This thesis describes work in a variety of topics related to aerial robotics, including system identification, state estimation, control, and path planning. The path planners described in this thesis are used to guide a fixed-wing UAV along paths that optimize the aircraft's ability to track a ground target. Existing path planners in the literature either ignore occlusions entirely, or they have limited capability to handle different types of paths. The planners described in this thesis are novel in that they specifically account for the effect of occlusions in urban environments, and they can produce a much richer set of paths than existing planners that account for occlusions. A 3D camera positioning system from Motion Analysis is also described in the context of state estimation, system identification, and control of small unmanned rotorcraft. Specifically, the camera positioning system is integrated inside a control architecture that allows a quadrotor helicopter to fly autonomously using truth data from the positioning system. This thesis describes the system architecture in addition to experiments in state estimation, control, and system identification. There are subtleties involved in using accelerometers for state estimation onboard flying rotorcraft that are often ignored even by researchers well-acquainted with the UAV field. In this thesis, accelerometer-rotorcraft behavior is described in detail. The consequences of ignoring accelerometer-rotorcraft behavior are evaluated, and an observer is presented that achieves better performance by specifically modeling actual accelerometer behavior. The observer is implemented in hardware and results are presented.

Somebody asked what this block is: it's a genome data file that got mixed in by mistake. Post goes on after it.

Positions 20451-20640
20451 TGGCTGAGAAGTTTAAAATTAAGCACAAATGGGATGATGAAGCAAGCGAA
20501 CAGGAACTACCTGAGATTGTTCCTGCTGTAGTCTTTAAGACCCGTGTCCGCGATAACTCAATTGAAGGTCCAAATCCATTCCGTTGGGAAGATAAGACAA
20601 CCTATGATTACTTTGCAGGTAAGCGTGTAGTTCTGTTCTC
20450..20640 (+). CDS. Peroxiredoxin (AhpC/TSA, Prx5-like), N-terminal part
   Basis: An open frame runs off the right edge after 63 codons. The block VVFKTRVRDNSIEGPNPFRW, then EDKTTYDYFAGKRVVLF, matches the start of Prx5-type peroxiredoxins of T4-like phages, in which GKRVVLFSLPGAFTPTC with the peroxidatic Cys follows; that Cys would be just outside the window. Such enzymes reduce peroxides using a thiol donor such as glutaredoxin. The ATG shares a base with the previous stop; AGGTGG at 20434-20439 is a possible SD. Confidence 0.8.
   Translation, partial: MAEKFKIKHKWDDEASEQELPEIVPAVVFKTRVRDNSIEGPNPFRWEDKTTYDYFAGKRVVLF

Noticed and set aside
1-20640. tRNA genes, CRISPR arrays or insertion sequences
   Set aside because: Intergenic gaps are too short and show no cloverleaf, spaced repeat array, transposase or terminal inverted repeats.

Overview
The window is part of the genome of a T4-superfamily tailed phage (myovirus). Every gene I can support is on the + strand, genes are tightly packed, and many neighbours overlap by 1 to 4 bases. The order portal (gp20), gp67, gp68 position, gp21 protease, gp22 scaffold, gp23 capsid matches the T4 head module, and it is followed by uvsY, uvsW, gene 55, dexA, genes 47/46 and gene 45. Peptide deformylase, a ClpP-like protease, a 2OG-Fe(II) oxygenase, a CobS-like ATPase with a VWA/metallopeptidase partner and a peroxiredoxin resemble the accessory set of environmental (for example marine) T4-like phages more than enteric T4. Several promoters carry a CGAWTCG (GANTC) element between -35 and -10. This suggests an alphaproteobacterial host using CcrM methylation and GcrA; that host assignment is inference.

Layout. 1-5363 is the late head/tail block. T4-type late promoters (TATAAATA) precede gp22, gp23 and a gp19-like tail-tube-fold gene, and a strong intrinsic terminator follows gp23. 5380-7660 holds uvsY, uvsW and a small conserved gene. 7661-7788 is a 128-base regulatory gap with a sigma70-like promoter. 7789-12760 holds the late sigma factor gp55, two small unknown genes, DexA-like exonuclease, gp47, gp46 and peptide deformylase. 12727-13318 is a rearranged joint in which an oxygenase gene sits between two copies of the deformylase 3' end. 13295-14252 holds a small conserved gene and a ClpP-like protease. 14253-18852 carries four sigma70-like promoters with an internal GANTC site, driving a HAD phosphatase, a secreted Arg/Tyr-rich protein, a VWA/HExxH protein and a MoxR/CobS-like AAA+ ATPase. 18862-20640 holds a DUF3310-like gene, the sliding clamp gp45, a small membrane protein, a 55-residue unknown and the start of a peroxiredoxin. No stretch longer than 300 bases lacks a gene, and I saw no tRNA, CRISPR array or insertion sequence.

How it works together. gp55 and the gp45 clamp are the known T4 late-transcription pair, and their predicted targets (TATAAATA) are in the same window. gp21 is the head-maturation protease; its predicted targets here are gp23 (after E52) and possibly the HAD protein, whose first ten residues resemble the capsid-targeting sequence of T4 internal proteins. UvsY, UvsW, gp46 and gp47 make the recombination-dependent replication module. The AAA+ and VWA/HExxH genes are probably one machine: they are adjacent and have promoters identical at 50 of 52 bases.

College and Department

Ira A. Fulton College of Engineering and Technology; Electrical and Computer Engineering



Date Submitted


Document Type





quadrotor control, path planning, aerial surveillance, system identification, quadrotor attitude estimation, quadrotor